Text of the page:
Whereas other people would not see that vision as a measurable goal but rather but rather as a statement of intent … that we hope to grow the morning worship congregation and the number of 500 is just a way of saying that we would like it to grow lots.

I can see some people looking at me incredulously … but this really happens and the perfect example of this is in politics. Politicians now make outlandish statements knowing that their supporters will hear the intent rather than the actual words. (If you still think this is not true … look at trump).

So, what does this mean for goal setting in the church? When some people want to see detail and be accountable to that detail where as others just want to have an idea of intent.

3) Technical vs adaptive environment.
And to make it even more confusing, over the past 2 years I have done lots of reading over the differences between a technical and adaptive environment.

10 to 20 years ago, if there was a problem and you needed a solution, there were experts around who could come in, or you could read a book to help with that. Every problem had a solution – you just had to get the right information or program.
So in the context of church Vision … we had people and books who would tell us if we wanted to be this sort of a church then this is what our goals should be.

But now, we are finding that we are in an environment which seems to be so complex that the solutions are much less clear and where the experts are throwing up their hands and saying, “I don’t know”. There are people who are referring to this as an adaptive environment. Where solutions are not worked out at the start but rather through creativity, collaboration, conversation and regular reviewing we will probably work it out as we go.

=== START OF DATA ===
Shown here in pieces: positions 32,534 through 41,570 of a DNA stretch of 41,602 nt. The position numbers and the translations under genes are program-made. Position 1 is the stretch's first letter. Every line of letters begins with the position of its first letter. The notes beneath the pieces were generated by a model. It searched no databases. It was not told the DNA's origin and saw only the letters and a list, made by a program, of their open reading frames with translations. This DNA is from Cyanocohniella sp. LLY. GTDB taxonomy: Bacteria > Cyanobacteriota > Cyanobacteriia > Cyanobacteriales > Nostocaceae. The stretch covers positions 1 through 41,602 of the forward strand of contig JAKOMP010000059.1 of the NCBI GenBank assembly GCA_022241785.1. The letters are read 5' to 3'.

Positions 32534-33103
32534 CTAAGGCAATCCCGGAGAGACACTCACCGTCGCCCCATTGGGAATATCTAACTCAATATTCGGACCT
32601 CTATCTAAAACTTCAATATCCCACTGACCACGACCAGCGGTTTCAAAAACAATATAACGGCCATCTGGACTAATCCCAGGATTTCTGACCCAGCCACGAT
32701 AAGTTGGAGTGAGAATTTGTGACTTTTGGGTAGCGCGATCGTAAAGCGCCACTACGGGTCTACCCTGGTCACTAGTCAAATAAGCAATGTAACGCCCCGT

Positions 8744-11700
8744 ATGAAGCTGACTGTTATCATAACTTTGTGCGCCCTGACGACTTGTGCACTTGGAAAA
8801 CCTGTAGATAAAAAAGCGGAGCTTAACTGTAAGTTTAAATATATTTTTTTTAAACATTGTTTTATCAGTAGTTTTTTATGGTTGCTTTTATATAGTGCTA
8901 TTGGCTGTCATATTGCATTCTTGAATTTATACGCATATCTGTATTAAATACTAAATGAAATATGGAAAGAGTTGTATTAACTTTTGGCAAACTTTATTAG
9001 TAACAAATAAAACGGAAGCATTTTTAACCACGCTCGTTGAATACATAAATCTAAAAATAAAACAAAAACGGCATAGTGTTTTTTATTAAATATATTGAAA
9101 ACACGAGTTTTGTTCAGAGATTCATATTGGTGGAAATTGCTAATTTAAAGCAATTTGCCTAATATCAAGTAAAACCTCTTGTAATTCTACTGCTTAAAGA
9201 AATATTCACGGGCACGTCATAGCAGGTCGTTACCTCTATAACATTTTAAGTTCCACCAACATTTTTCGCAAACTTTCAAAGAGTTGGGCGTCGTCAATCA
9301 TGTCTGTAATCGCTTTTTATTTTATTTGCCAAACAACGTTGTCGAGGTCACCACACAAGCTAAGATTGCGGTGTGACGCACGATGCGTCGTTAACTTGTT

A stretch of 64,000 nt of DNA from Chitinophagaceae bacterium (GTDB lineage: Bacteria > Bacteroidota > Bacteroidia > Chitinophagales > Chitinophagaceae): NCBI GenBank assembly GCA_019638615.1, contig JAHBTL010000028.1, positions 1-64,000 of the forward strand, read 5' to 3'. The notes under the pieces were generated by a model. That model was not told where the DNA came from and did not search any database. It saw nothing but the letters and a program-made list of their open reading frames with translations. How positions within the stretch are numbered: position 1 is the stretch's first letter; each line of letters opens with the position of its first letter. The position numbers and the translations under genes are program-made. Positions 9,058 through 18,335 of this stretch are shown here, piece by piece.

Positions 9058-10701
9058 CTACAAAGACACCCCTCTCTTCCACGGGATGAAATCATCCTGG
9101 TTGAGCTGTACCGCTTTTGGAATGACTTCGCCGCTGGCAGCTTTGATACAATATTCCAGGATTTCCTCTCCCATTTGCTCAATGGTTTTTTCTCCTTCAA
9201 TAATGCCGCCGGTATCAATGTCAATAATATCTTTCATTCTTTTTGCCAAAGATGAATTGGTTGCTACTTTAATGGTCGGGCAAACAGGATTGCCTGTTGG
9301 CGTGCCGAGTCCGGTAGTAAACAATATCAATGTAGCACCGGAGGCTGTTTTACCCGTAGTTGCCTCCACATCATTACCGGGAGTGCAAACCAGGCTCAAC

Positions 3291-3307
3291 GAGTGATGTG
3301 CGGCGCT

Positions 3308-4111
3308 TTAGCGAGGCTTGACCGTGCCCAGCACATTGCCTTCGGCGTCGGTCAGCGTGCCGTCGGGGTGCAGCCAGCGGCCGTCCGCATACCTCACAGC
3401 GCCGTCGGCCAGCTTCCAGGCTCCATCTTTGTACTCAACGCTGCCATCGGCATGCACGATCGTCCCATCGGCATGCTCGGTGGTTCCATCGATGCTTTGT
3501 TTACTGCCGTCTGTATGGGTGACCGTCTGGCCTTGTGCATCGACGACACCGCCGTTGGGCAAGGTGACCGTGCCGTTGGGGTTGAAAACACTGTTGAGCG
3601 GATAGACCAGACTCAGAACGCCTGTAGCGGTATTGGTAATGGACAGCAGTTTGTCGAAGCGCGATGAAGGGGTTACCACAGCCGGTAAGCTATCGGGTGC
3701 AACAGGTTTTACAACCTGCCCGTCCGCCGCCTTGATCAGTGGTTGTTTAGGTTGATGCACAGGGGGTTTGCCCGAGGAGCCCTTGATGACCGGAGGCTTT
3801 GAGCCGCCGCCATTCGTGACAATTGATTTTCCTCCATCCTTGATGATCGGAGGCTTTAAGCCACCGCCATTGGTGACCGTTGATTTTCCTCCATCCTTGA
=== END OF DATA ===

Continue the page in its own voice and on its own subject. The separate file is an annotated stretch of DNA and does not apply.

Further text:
So in a context when we are not sure where we are going, or what the end target is, or how to get there … and we know that things are going to change anyway … how do you do goal setting or Vision casting in this context?

As I said, this is just three elements of this changing context we find ourselves in … but I ask again … how do we do Vision Sunday in this sort of context?

Believe it or not … I actually think that the Apostle Paul experienced something similar to this in the Book of Acts and although it feels like I am talking lots … trust me, I am getting to an important point. What I would like to do is step through the biblical narrative and see what it has to say to us.

Let’s start in Acts 9 – Saul is converted and changes name to Paul. Straight away, Paul wants to start telling people about Jesus but ultimately is sent to the town of Tarsus for protection and to undergo some discipleship training.

Four chapters later in Acts 13 – Paul and Barnabas are commissioned and head off on their first missionary journey. It says in 13:4 that they were “sent on their way” by the Holy Spirit but some scholars that I read said that whilst being open to the Holy Spirit … the plan for the first missionary journey was very strategic. A tight clockwise movement around the North Eastern edge of the Mediterranean Sea. It was a well populated area of people who were known to be open to spiritual things.

These writers where suggesting that If you were in Antioch and were trying to strategically plan the most effective area to share the good news of Jesus … it is exactly where Paul and Barnabas went. One writer said, “I wouldn’t have been surprised if Paul and Barnabas didn’t map this out before they left and then followed the plan step by step”.